Cochrane open to the Clear Channel challenge

The outdoor giant's chief executive is refreshingly candid about the TfL loss and its implications for the company's future, Omar Oakes writes

Cochrane: 'The industry is going through a complicated time. You need somebody who really understands intricacies'
Cochrane: 'The industry is going through a complicated time. You need somebody who really understands intricacies'

This summer saw a huge shake-up in the outdoor ad industry after Transport for London awarded its £500 million bus shelter contract to JCDecaux.

So how did the ten-year incumbent, Clear Channel, react after losing such a massive contract? By publishing a double-page ad in Campaign titled: "GUTTED". 

It seems a bold move, considering what happened behind the scenes: in March, Justin Cochrane was appointed as the chief executive, less than a year after the mobile specialist Andrew Morley had been given the job

Morley left by mutual consent and Cochrane, the company’s former chief operating officer of Europe, was brought in as a safe pair of hands at Golden Square. He has been at the company for 14 years.

So was the "gutted" creative his idea? "No-one really knows where it came from," Cochrane says. "Anyone who has been at Clear Channel for a long time knows that TfL is a large part of our business – we’ve had it for more than 35 years in various guises. So losing it was quite emotional."

He is adamant that, given another chance, Clear Channel would not have lowered its TfL bid: "Out-of-home is littered with incumbents on big contracts who are bidding and putting the company in difficulties. For a big tender, you’ve got to be slightly uncomfortable, but you’ve got to draw a line somewhere."

The TfL bus shelter contract, which Clear Channel had held since 2005, had secured the company dominance of the six-sheet market in the capital. How is such a loss going to impact on its offer to clients? 

"We will still be the largest owner of six-sheets in the UK… we will still end up with a market share of about 54 per cent. But it does change our distribution. In round numbers, we have 45,000 six-sheets, of which 10,000 are in London and 4,500 of those are not owned by TfL. Our national spread still covers all major UK cities and that’s very important."

Throughout, the words "honesty" and "openness" permeate almost everything Cochrane says. He speaks earnestly about his work ethic and his commitment to being fair with his colleagues, whom he describes as "like family".

When pressed on his plan for the UK’s third-biggest outdoor media company, Cochrane is confident about the success of Adshel Live and Storm, the dual brands that are spearheading the company’s digital expansion. Money that would have gone towards servicing a renewed TfL contract will now be invested in Storm, which will be rolled out in 15 UK cities. 

His predecessor, Morley, had previously worked for Google and Motorola and his appointment appeared to signal that OOH was moving ever closer to the mobile sector. Cochrane says that is still the case, but stresses that digital currently accounts for 30 per cent of the business and that transition to mobile may take longer than thought.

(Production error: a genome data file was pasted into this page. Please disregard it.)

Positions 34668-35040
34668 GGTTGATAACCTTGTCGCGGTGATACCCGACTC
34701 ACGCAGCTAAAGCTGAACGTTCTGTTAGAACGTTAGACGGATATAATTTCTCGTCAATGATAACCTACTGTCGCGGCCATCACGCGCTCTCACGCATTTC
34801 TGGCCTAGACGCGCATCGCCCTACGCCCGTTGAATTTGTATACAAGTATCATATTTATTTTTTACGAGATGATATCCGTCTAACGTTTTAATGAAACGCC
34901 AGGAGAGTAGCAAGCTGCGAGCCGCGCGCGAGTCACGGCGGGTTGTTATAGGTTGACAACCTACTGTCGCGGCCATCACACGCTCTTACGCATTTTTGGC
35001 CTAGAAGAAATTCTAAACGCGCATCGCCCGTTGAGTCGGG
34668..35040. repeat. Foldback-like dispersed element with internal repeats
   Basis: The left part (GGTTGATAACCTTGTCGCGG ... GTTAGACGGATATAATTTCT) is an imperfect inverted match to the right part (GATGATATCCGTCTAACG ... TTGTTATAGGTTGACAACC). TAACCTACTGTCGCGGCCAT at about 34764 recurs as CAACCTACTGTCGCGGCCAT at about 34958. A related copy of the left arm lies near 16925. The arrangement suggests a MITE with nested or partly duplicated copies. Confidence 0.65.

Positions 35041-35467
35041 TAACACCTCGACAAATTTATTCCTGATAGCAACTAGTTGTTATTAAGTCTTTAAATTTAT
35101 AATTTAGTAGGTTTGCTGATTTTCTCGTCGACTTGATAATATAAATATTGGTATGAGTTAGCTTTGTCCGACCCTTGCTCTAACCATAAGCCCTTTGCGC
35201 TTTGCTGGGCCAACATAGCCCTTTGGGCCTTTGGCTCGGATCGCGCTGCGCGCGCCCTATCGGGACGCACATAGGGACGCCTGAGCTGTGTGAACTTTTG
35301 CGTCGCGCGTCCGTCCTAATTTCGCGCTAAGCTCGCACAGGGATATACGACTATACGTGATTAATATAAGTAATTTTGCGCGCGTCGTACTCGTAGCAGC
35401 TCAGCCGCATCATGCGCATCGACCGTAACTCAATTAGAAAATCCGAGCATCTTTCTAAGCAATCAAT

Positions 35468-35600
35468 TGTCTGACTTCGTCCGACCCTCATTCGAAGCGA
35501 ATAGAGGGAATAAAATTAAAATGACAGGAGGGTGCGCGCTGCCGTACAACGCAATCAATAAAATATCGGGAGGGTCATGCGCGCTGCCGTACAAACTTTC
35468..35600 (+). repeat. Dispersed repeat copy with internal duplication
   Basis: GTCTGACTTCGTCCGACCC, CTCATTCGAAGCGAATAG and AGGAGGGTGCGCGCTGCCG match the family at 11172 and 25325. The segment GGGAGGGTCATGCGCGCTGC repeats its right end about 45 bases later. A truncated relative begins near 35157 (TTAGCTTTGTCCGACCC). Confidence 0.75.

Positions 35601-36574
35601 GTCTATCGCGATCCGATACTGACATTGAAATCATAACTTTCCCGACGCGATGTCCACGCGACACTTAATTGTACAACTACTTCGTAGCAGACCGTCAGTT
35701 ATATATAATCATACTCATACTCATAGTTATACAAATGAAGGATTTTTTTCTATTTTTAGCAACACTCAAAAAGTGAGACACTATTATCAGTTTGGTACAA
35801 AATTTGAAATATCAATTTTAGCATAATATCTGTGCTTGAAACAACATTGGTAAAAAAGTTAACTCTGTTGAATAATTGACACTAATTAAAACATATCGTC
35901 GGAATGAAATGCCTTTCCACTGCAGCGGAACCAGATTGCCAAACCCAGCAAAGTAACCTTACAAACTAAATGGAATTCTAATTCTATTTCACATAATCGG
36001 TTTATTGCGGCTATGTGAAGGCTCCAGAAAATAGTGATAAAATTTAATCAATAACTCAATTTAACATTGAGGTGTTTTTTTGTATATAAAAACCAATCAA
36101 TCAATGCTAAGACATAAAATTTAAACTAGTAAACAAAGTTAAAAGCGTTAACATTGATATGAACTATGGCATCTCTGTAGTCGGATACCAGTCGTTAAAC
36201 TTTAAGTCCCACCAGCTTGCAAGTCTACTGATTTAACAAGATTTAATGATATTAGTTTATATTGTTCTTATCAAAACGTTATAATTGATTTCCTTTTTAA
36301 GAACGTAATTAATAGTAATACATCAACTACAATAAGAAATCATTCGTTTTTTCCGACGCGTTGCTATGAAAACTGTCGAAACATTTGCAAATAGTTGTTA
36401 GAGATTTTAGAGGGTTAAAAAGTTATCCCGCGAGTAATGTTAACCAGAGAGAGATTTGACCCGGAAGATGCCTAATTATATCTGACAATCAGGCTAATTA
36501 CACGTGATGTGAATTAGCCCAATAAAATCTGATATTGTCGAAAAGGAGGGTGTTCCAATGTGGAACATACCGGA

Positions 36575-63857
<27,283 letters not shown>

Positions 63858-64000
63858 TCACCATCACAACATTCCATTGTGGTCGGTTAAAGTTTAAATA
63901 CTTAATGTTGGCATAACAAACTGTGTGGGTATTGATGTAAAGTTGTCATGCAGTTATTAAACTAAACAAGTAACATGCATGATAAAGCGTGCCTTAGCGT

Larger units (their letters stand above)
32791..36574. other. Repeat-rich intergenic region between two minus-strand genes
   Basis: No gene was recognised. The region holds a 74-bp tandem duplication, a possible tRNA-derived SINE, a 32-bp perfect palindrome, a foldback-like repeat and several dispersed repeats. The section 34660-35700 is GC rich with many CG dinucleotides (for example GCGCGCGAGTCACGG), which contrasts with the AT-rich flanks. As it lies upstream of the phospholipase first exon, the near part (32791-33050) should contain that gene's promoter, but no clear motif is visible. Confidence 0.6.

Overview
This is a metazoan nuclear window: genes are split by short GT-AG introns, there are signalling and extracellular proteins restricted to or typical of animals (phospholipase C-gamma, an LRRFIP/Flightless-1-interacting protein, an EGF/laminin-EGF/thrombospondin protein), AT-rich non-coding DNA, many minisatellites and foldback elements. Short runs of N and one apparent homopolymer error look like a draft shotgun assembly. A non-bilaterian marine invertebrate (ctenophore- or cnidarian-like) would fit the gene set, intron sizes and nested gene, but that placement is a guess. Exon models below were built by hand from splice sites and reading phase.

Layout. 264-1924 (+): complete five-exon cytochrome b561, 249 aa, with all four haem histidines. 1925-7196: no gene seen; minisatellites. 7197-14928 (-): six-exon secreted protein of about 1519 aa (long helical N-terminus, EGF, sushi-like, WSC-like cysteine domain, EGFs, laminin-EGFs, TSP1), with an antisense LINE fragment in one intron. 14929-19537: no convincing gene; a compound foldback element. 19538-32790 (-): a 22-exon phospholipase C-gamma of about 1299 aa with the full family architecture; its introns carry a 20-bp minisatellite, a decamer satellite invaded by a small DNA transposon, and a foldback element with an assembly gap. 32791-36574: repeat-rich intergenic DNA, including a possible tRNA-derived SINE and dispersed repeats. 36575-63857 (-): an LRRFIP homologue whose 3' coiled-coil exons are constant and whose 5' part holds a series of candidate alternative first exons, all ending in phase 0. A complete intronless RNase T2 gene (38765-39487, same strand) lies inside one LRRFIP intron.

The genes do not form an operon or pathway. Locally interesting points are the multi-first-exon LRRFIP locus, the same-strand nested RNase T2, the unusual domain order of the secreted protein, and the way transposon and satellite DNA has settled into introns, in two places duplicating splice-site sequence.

He explains: "If OOH is 10 per cent of the ad market, digital OOH is 3 per cent. If you’re a media agency and having to deal with seven different media owners, it becomes a headache – and that’s where it’s not getting as much traction as it could. 

"It is incumbent on us to make media easier to buy, then it will really start to generate more revenue."

Cochrane is full of warm words for Morley, who apparently still uses the gym at Golden Square and is still friendly with former colleagues. So what went wrong?

"Andrew came from a different industry, knew a bit about OOH but not a lot," Cochrane says. "I think the UK OOH industry is going through a complicated time with all the big contracts up for tender. It is a time when you need somebody who really understands the intricacies of that in how to lead the company rather than somebody who is bringing in fresh ideas.

"I think Andrew was pushing to make decisions but was struggling to understand which were the best ones. It’s easier for someone like me who’s been here for a long time. I know all our sites. I negotiated half the deals myself."

He agrees that he could be described as a "micro-manager" and admits he may frustrate colleagues with a desire to "get involved in everything so I can understand it better". He baulks when I use the word "workaholic": "‘Workaholic’ suggests I don’t enjoy working. I love my job."

And his job, as he sees it, is to help Clear Channel act as more of a challenger brand to JCDecaux and Exterion in the wake of losing TfL. He says: "Being a challenger brand is more fun because you can be more open, more honest and a bit more risky with the stuff you put out there."

Those words resurface again: "open" and "honest". For an industry whose de-tractors accuse advertising of being the opposite, it makes for refreshing reading. But one wonders how many more expectations this fledgling chief executive will have to confound to get Clear Channel back on track.